Aspen Institute Commission on Arctic Climate Change Releases Final Report and Recommendations

January 26, 2011

Commission Calls for Action to Address Climate Change Response in the Arctic Marine Environment


Washington DC, January 26, 2011 –– The Aspen Institute is pleased to announce the release of the final report and recommendations of the Aspen Institute Commission on Arctic Climate Change. The report and recommendations promote an important new perspective on the level of international cooperation and stewardship that will be necessary to manage the Arctic marine environment in anticipation of the climate change impacts the region now faces.

Commission member, HSH Prince Albert II of Monaco said, “We have no choice: we must protect the Arctic ice, enable it to continue to act as an essential temperature regulator for the planet, avoid the catastrophic rise in sea levels that would result from the ice melt, and stop the disappearance of permafrost releasing irreversible quantities of greenhouse gases back into the atmosphere. It is a duty for ourselves and for all of humanity – for our children, of course, but also all those who are already suffering the dramatic effects of these developments.  Meantime, we must do all we can to help the region respond to warming already in the system.”

The report entitled “THE SHARED FUTURE” identifies strategies and approaches to help conserve the critical biological resources of the Arctic Ocean and to assure sustainable livelihoods of the communities that depend on these resources for their survival.  The report focuses on several recommendations to strengthen the management of the Arctic marine environment in ways that will sustain the natural resilience of the Arctic’s multiple interdependent ecosystems.  A key recommendation is that “Arctic governments should take immediate steps to begin developing an Arctic Marine Conservation and Sustainable Development plan by 2012, in collaboration with civil society and other interested parties.”

“The Aspen Commission on Arctic Climate Change employed an extensive dialogue process to develop recommendations that can safeguard both the sustainable development and conservation of the Arctic for the future,” said David Monsma, executive director of the Aspen Institute’s Energy and Environment Program and the Aspen Arctic Commission. “The Commission believes the recommendations for long-range international cooperation to create a more holistic ecosystem-based management approach in the Arctic marine environment, along with implementation of a marine spatial planning process, are critical to safeguard this vulnerable area.”

The Commission report also includes a technical section entitled “MARINE SPATIAL PLANNING IN THE ARCTIC:  A first step toward ecosystem-based management.”  This section provides a public process that examines human activities at the ecosystem level, to understand their impacts and resolve possible conflicts between activities.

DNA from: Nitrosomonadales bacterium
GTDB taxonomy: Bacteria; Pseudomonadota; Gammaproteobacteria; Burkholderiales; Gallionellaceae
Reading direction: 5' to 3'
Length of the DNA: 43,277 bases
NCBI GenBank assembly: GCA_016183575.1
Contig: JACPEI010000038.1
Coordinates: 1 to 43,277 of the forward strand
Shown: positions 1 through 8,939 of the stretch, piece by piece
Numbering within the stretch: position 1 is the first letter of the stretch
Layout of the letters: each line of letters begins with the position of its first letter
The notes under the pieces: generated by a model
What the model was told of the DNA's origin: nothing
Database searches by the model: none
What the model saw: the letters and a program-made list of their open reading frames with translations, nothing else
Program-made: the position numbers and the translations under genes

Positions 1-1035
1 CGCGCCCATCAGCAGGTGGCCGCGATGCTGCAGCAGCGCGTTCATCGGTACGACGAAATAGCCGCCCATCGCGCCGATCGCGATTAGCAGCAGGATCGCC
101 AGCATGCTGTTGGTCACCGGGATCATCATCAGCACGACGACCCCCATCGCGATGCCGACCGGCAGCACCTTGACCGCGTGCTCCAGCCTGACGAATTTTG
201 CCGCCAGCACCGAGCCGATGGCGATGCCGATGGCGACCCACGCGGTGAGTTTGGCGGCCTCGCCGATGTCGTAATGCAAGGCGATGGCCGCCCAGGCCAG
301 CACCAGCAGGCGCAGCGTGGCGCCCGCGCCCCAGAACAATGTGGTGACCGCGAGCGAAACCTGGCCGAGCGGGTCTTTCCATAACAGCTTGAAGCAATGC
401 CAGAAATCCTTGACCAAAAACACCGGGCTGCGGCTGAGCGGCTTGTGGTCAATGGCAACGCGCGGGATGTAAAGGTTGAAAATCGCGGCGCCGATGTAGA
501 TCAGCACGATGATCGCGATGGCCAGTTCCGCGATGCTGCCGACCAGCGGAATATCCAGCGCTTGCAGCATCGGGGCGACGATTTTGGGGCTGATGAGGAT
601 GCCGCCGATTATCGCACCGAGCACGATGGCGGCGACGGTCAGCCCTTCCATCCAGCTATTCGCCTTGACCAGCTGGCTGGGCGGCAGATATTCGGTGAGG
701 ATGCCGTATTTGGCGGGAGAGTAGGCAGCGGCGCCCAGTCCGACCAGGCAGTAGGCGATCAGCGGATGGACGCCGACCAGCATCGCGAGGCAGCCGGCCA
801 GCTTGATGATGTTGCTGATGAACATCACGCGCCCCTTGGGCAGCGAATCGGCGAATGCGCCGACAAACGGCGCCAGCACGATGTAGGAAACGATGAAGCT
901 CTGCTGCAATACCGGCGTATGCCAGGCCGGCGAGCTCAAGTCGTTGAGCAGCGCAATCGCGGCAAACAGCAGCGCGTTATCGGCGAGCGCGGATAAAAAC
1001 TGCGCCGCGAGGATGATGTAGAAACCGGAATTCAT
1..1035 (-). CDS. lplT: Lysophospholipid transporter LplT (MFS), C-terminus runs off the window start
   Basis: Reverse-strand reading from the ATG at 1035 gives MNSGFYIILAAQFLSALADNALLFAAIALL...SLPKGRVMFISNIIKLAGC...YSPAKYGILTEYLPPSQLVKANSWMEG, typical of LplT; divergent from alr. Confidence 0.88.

The members of the Aspen Commission on Arctic Climate Change are:

HSH Prince Albert II of Monaco, President, Prince Albert II of Monaco Foundation

Lloyd Axworthy, President and Vice Chancellor, University of Winnipeg

Frances Beinecke, President, Natural Resources Defense Council

Patricia Cochran, Chair, Indigenous Peoples’ Global Summit on Climate Change

Sylvia Earle, Explorer in Residence, National Geographic

David Lawrence, Executive VP, Exploration and Commercial Upstream Americas, Shell

James Leape, Director General, WWF – International

Sven Lindblad, Founder and President, Lindblad Expeditions

Thomas E. Lovejoy, Biodiversity Chair, The Heinz Center

Lee McIntire, President and Chief Operating Officer, CH2M HILL

Sheila Watt-Cloutier, Human Rights and Environmental Advocate

Quotes and comments by Commission members:

For more information on the Commission and its findings and to obtain a copy of the Commission Report, please visit:

The Aspen Institute Commission on Arctic Climate Change was generously supported by the Prince Albert II of Monaco Foundation.

The Aspen Institute mission is twofold: to foster values-based leadership, encouraging individuals to reflect on the ideals and ideas that define a good society, and to provide a neutral and balanced venue for discussing and acting on critical issues. The Aspen Institute Energy and Environment Program provides nonpartisan leadership and a neutral forum for constructive dialogue on complex policy issues in the areas of energy and environmental policy. The unique ability of the Aspen Institute to gather participants representing a rich diversity of perspectives combined with an informal atmosphere and a strict not-for-attribution rule fosters candid exchanges and creative thinking.  For more information please visit:

The Prince Albert II of Monaco Foundation strives to act as an accelerator of projects and solutions for the environment. It promotes sustainable and equitable management of natural resources and places the individual at the centre of its projects. It encourages the implementation of innovative and ethical solutions in three main areas: climate change, biodiversity and water.  For more information please visit:



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